This is why I focus on the longer-term and the individual company.  We know that over time the stock market provides the best returns of any asset class.  We also can understand much better the prospects and merits of one company as opposed to “the market.”  We also know that the best time to buy stocks is when everyone else is selling.  Did you hear about Warren Buffett’s latest purchase?  He invested $5 billion in Bank of America (BAC) just at the moment when many thought the company was on the ropes.  One might say, “Yeah, but he’s a billionaire, so he can afford to lose money if the investment goes bad.”  Yet, anyone (regardless of net worth) could have stepped up that day and invested in BAC.  Buffett did, not because he is a billionaire, but because he understands the concept of value and knows how to invest against consensus opinion.

Again, the Sage of Omaha has taught us all a great lesson.  Would that we will listen and learn from it…

Don’t Take My Word for It

Truly, these are the days that try a man’s patience.

The recent market volatility is unprecedented, and surely has caused concern in the minds of many investors.  The reasons for this volatility are legion, but probably not just the simple reasons portrayed in the media.  I cannot profess to know the “real” reasons for the market’s gyrations, but I am feeling that things may not be as bad as the market is suggesting.  Ergo, this may be a buying opportunity for stocks.

Right now, stocks are being valued at an 80-year low versus bonds.  The trailing P/E on the market right now is actually lower than it was in March of 2009.  The most expensive thing out there right now appears to be “comfort.”  We all know that inexpensive valuation by itself is an insufficient reason to buy stocks, but it may provide some comfort to investors that the downside may be somewhat limited or that the rebound (when it comes) may be robust because of this low valuation.  Those of us who focus on investing in individual stocks can find solace in knowing that the companies whose stocks we own will find ways to make money in whatever new environment is presented to them.  Good companies with good management can usually seek new profit vistas no matter what.  We find this thought encouraging.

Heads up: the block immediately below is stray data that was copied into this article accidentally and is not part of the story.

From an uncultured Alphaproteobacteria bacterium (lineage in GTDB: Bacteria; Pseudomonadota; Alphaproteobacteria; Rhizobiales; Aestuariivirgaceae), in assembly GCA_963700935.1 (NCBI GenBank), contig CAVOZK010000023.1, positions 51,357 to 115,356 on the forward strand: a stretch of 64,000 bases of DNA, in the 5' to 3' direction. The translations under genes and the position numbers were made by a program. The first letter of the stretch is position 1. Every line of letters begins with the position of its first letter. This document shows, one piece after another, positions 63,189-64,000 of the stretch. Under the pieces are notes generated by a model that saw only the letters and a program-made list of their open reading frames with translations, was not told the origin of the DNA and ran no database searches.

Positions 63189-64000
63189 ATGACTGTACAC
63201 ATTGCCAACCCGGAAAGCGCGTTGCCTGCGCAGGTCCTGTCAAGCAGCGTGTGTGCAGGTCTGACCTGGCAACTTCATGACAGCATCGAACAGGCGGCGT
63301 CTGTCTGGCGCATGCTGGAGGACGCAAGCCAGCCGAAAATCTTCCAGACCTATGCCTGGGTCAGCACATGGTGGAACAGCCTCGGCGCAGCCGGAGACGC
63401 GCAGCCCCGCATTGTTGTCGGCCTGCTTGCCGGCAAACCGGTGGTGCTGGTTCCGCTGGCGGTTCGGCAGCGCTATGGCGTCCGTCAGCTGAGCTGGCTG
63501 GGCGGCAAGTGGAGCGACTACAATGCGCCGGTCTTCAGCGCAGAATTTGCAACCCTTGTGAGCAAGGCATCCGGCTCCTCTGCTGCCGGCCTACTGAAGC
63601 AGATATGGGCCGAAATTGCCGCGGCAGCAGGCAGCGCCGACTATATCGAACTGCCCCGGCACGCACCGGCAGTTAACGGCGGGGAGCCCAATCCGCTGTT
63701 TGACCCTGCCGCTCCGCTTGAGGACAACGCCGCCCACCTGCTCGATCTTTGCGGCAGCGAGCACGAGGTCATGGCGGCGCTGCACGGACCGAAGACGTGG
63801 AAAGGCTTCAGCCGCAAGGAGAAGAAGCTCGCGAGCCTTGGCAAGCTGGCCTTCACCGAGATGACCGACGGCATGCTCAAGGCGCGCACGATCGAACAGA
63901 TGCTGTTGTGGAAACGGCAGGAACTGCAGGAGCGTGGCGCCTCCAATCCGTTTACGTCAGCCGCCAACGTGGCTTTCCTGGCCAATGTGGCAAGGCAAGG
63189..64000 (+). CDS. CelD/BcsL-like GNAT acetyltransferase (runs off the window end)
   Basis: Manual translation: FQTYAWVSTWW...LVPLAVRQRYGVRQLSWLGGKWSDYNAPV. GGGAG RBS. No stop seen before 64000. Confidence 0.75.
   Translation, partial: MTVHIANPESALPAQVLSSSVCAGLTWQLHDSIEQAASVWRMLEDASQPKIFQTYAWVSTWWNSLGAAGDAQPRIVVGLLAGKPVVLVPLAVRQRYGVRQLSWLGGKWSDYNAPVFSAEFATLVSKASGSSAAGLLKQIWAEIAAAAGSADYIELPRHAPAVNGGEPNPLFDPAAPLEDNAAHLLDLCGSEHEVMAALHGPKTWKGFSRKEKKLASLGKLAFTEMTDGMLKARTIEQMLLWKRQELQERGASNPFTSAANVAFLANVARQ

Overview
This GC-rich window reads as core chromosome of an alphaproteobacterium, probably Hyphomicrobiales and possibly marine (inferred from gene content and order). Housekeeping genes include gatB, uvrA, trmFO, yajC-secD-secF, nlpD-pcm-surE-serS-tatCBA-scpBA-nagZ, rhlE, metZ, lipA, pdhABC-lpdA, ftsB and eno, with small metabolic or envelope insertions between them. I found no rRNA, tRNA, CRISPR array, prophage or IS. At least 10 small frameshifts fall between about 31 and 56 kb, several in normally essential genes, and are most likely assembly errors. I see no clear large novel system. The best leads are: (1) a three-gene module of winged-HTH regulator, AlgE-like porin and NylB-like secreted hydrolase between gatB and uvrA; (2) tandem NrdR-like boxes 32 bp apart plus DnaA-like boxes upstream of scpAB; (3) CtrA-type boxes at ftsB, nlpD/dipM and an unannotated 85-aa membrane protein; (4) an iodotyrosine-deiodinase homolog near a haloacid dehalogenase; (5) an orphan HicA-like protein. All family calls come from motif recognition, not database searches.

In the near-term (as always), we (like most investors) have limited clarity of vision. Yet, we are extremely hopeful that the long-term prospects for equities are very positive.  Market bottoms usually come when pessimism peaks.   It certainly feels like negativity is reaching some kind of climax.

But don’t take my word for it.  Here is what some very successful investors say about times like these:

“Look at market fluctuations as your friend rather than your enemy; profit from folly rather than participate in it.” – Warren Buffett.

“It’s not always easy to do what’s not popular, but that’s where you make your money. Buy stocks that look bad to less careful investors and hang on until their real value is recognized.” – John Neff.

“… we continue to believe that investing requires detailed research, independence of thought, and a willingness to act contrary to the lemming-like behavior of most. Boiled down, we have now captured these sentiments in our new tagline: Ignore the crowd.” – Bruce Berkowitz.

“When stocks are attractive, you buy them. Sure, they can go lower. I’ve bought stocks at $12 that went to $2, but then they later went to $30. You just don’t know when you can find the bottom.” – Peter Lynch.

“Markets are constantly in a state of uncertainty and flux and money is made by discounting the obvious and betting on the unexpected.” – George Soros.